I sent an epic FOIA request to Haas Hall Superintendent Martin Schoppmeyer, Jr. on December 18, 2018. I also collected LOTS of State Board of Education meeting information and transcripts.
Haas Hall has not yet provided all the documents I requested. There’s a three-day time limit on FOIA responses, so of course, I have filed a Complaint to Enforce FOIA. While I wait for their response in court, I spend my time sending FOIA requests to other entities, trying to see if I can hit the Haas Hall boats where I think they are.
If we stick with the Battleship metaphor, the responses to my FOIA requests have already given me a few “hits.” Just based on the documents I already have, it’s becoming clear where the Haas Hall boats must be. Here’s what I’ve found for sure, and where I think the rest of the boats are:
What I’ve Hit for Sure
- Public school employees undergo fingerprint-based FBI background checks in order to protect the children who are in their care. However, Haas Hall does not require all of their employees (who work daily with public schoolchildren) to have employment contracts or undergo background checks — even though the Arkansas Department of Education clearly requires it even for charter school staff.
2. Haas Hall doesn’t keep minutes from school board meetings that show a record of who is on the school board, which board members were present at each meeting, who was absent from each meeting, and what the vote on each agenda item was. That’s required by state law, too, since school board meetings are supposed to be the public’s opportunity to participate in school governance.*
3. Haas Hall isn’t a sustainable public school. It’s a subsidized Potemkin village. Haas Hall has a huge slush fund in the form of a private foundation, so it doesn’t have to budget money to pay for “occupancy” expenses (its own buildings,) most of its advertising campaigns, or to reimburse its faculty/staff for their travel and lodging when they (frequently) represent the school at events that require hotel stays, restaurants, air fare, etc.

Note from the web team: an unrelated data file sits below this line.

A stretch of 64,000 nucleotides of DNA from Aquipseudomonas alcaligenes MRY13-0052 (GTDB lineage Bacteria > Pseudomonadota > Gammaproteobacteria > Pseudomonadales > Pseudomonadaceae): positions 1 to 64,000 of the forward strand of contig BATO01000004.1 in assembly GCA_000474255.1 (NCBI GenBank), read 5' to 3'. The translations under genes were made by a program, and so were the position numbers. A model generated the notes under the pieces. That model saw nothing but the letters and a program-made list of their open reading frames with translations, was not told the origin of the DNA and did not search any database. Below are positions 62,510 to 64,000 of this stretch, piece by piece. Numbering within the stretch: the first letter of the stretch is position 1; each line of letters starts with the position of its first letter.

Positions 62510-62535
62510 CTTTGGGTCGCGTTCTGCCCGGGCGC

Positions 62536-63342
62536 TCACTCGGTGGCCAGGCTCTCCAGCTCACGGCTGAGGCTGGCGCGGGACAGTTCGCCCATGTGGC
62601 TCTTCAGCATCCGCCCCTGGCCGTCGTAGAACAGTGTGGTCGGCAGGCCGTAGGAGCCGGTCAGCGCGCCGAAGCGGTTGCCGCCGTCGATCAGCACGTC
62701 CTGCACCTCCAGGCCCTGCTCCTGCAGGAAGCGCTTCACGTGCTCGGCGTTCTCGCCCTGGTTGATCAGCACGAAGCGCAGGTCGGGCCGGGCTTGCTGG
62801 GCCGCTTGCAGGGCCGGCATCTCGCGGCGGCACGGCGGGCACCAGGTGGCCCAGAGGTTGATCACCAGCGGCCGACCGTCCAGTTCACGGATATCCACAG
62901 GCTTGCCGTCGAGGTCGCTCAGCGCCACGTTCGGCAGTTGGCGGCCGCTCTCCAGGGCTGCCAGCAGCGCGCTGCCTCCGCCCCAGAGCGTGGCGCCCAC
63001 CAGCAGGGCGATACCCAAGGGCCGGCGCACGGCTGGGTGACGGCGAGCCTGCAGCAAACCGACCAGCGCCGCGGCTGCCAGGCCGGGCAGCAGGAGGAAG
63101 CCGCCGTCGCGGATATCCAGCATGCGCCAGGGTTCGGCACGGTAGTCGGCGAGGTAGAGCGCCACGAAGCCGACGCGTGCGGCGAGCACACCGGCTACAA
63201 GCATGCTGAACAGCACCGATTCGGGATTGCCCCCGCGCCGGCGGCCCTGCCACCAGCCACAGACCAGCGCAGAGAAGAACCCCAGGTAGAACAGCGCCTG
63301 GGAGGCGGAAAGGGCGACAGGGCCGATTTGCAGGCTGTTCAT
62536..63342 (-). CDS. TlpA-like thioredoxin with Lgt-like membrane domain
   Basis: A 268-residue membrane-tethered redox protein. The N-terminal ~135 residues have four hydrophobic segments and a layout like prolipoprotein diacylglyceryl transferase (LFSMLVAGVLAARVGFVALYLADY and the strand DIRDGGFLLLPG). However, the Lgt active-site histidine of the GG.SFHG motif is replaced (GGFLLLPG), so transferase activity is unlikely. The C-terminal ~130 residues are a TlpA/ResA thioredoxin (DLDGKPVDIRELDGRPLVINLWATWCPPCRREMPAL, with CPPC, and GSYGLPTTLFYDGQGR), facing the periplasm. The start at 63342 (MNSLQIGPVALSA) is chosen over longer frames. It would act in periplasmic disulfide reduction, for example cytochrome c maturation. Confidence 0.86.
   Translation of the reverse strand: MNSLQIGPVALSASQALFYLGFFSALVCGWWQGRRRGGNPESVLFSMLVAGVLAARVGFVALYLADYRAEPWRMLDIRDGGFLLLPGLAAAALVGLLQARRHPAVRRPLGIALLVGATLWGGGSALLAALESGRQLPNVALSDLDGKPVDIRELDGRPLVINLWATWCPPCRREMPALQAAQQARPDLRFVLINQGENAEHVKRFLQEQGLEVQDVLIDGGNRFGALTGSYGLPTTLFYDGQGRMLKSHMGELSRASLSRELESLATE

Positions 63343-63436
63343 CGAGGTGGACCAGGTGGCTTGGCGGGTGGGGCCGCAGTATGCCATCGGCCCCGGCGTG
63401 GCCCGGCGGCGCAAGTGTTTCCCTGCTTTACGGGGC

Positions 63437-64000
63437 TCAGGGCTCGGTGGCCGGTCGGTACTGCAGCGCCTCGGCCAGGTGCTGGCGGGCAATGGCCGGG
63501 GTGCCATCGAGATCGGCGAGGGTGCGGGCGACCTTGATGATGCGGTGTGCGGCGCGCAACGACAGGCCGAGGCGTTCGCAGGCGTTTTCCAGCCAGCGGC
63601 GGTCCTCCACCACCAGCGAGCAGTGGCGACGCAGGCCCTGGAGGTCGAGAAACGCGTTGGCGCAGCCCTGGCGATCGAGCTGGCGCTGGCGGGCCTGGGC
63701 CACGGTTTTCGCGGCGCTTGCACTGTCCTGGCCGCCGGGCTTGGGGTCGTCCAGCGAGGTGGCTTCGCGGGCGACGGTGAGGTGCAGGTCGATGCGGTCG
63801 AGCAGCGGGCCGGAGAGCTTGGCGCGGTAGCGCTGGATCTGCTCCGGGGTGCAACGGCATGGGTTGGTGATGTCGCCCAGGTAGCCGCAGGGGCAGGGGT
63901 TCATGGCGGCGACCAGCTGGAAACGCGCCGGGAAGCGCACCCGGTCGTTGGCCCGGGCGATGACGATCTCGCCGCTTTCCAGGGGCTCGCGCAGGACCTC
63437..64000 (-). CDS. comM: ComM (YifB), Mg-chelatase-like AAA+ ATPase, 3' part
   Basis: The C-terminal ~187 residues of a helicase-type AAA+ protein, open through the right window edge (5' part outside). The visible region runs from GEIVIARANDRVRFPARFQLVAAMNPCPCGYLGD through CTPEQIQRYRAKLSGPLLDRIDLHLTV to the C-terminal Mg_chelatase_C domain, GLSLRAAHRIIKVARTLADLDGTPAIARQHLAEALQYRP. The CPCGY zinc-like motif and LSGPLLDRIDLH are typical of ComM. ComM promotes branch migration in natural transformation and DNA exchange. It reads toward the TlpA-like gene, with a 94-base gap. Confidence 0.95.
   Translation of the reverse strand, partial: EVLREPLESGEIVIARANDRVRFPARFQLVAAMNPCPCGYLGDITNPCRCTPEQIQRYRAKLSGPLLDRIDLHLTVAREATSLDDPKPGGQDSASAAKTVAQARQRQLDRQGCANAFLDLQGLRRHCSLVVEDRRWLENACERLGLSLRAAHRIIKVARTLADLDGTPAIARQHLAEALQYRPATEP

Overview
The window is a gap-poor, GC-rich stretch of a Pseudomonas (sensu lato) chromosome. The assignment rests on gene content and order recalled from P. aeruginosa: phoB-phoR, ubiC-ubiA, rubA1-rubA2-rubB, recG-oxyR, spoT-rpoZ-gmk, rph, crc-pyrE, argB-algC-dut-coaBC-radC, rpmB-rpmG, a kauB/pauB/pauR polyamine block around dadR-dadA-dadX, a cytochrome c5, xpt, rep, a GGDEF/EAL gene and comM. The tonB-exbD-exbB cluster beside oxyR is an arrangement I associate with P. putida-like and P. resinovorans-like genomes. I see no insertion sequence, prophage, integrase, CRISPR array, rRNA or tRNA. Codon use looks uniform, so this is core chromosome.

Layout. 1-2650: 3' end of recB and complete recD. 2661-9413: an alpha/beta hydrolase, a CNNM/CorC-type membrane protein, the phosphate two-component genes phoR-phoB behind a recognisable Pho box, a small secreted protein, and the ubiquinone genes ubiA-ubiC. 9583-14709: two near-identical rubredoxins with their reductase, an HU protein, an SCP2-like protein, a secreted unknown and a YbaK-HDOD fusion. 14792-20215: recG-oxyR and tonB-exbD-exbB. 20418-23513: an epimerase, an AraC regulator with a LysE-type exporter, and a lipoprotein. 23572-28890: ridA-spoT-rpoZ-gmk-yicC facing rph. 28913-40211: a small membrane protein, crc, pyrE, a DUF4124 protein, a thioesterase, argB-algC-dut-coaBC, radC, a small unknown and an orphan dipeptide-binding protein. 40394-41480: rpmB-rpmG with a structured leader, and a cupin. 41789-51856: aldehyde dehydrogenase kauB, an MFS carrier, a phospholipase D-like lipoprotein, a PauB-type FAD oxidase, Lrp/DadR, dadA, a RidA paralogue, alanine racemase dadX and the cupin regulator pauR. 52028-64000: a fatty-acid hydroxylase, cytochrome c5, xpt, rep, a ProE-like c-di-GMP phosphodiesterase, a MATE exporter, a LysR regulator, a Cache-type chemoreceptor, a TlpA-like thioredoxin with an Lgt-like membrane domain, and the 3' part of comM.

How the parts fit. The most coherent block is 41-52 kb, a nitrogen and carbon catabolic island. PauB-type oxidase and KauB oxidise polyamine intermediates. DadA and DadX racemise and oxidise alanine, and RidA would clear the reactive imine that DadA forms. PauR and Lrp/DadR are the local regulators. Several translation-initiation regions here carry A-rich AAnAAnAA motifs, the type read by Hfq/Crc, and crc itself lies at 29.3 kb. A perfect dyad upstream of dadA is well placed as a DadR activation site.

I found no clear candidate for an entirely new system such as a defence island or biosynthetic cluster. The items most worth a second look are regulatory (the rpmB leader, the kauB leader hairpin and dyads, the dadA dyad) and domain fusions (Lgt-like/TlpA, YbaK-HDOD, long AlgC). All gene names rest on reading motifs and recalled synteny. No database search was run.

Haas Hall also doesn’t pay its own legal fees (although I imagine the Rose Law Firm must be expensive, especially when the school gets sued for not paying its rent, and damaging its landlord’s property.) Instead, The Academy Foundation (a private foundation operated solely by Superintendent Schoppmeyer, his mom, and his wife) pays for all of these things. It also pays expenses for “conferences, conventions and meetings…” Maybe the Northwest Arkansas School Choice Festival at the Jones Center?
4. Initially, the State Board of Education denied Haas Hall’s application to open new campuses in Springdale and Rogers. Haas Hall had been, demonstrably, circumventing the “open-enrollment” nature of its charter and enrolling students preferentially. (Yes, this is an open secret. No, that doesn’t make it okay.) Transcripts of the State Board of Education meeting on May 18, 2016 show board members raising questions regarding Haas Hall’s “improperly enrolled” students, and questions regarding the transparency and legitimacy of the “random drawing” enrollment lottery. For example, why would an application to take part in a random drawing ask potential students to describe their academic credentials?